how to make, 244

    Cramp in the Stomach, remedy for, 189

    Costiveness, habitual, how to cure, 222
      Do. by a Supper or Breakfast, 224
      Do. by Grapes, 224
      Do. fresh or dried Fruits, 224
      Do. Cinnamon or Ginger Lozenges, 224
      Do. Salad Oil, &c., 225


    Darwin, Dr., quoted, 178

    Diet, a general rule for, 33
      The proportion of Meat to Drink, 57
      Facts relative to, 213

    Death, sudden in the night, a common cause of, 193

    Digestibility of various Foods, 176

    Digestion, the process of, how long about, 176
      Spallanzani's Obs. thereon, 176
      when it goes on merrily, 203
      how exquisitely perfect in Children, 208

    Dinner, 21 to 24
      a Ban Yan, 24
      best time for, 179
      Hour of, A.D. 1570, 183
      Dr. Cogan's Obs. on, 183
      Mr. Warner's do., 183
      Mr. Pye's do., 183
      in the Northumberland Household Book for A.D. 1512, 184
      Hour of in 1821, Verses on, 186
      at Night, and Supper in the Morning, 186

    Dining out, 114 & 153
      bad effects from, 191

    Doors, double, 91

    Dogs, 80

    Dyspeptic Disorders, the common cause of, 38
      Do., 83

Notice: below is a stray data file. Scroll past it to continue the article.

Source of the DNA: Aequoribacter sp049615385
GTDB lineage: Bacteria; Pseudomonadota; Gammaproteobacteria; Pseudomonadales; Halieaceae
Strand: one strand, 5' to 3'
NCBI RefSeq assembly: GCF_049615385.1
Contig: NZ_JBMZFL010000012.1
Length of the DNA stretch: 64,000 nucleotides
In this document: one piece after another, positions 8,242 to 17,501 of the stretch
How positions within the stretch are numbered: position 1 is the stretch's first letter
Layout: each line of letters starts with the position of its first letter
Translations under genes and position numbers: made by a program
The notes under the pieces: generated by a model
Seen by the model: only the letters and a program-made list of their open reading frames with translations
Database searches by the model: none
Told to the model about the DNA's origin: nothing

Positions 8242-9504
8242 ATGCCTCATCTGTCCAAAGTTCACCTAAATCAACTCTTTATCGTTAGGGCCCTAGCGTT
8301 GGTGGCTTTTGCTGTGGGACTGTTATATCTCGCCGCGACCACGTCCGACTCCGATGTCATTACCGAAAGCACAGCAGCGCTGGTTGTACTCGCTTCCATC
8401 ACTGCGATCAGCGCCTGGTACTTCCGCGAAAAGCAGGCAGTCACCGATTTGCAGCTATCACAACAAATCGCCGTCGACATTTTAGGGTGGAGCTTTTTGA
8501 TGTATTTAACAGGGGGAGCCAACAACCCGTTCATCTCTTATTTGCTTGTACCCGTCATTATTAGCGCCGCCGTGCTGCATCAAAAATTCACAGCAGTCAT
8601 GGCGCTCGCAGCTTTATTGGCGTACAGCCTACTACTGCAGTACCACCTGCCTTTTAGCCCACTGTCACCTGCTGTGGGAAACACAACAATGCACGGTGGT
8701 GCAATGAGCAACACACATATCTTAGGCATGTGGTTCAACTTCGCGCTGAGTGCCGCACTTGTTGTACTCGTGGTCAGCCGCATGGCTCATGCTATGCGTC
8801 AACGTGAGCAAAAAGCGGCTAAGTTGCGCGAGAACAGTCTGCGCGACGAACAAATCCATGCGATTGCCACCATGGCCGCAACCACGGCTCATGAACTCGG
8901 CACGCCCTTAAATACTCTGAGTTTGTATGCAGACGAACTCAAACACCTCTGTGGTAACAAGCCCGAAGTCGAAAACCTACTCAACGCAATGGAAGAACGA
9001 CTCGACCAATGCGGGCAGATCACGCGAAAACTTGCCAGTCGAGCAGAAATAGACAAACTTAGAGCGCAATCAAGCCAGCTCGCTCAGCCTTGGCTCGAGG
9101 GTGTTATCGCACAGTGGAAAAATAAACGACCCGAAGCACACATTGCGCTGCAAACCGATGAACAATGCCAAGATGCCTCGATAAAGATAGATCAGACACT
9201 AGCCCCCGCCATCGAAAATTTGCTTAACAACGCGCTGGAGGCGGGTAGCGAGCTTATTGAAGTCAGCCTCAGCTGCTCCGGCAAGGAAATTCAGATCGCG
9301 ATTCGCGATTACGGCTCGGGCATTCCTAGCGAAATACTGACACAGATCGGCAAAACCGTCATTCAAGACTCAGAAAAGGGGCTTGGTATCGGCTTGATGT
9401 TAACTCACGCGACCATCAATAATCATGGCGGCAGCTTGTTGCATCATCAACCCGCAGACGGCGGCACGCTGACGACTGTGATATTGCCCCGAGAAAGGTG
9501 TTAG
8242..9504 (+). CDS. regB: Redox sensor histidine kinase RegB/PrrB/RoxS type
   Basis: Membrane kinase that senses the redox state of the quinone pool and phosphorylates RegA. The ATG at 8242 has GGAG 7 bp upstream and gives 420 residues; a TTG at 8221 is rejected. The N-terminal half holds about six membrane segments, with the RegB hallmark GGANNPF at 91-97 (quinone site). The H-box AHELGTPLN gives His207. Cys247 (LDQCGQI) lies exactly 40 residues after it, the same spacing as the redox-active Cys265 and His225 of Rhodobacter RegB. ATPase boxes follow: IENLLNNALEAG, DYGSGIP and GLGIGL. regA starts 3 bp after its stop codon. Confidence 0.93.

Persons should have warm Food, 94 & 95
      when extreme, remedy for, 164
      Hint to, 260

    Drinkers, three sorts of, 141
      Thermometer for, 142
      Hints for hard, 162
      Do., 164

    Drinking, the Economy of, 144

    Diarrhœa, 228
      Rules for those subject to, 230


    Eating, good, 172

    Ear, instance of a fine one, 47

    Edmonds, Mr. the Dentist 260

    Eggs, how nutritive, 30

    Ennui, remedy for, 73

    Exercise, the indispensable importance of, 8
      Mr. Abernethy on, 9
      Dr. Cheyne, 9
      must be increased, &c., 33
      Neglect of, the great cause of Indigestion, 38
      Obs. on the importance of, 122
      Do. by Cowper, 122
      Do. by Armstrong, 122
      Do. by Dr. Cadogan, 123
      Do. Sir Chas. Scarborough, 123

    English Melodies, 233

    Epicurism, Dr. Swift's Obs. on, 185

    Eudiometer, 120

    Economy of Drinking, 144

    Epsom Salt, 217
      the most agreeable way to take it, 218

    Essence of Meat, how to obtain, 251
      Oatmeal, 256


    Fat, what makes animals, 64

    Fasting a day, effect of, 62
      too long, the bad effects of, and how to avoid them, 175, 180,
        182

    Feasting, intemperate, to remove the disorders arising from, 160

    Falconer, Dr. quoted, 25

    Fish not so nutritive as Flesh, 29 and 30
      Shell, do., 30

    Forty-Winks, a nap of, 23

    Forty, a Man at, 199

    Food, what easiest of Digestion, 26
      Test of the relative restorative powers of Meat, Poultry, and
        Fish, 28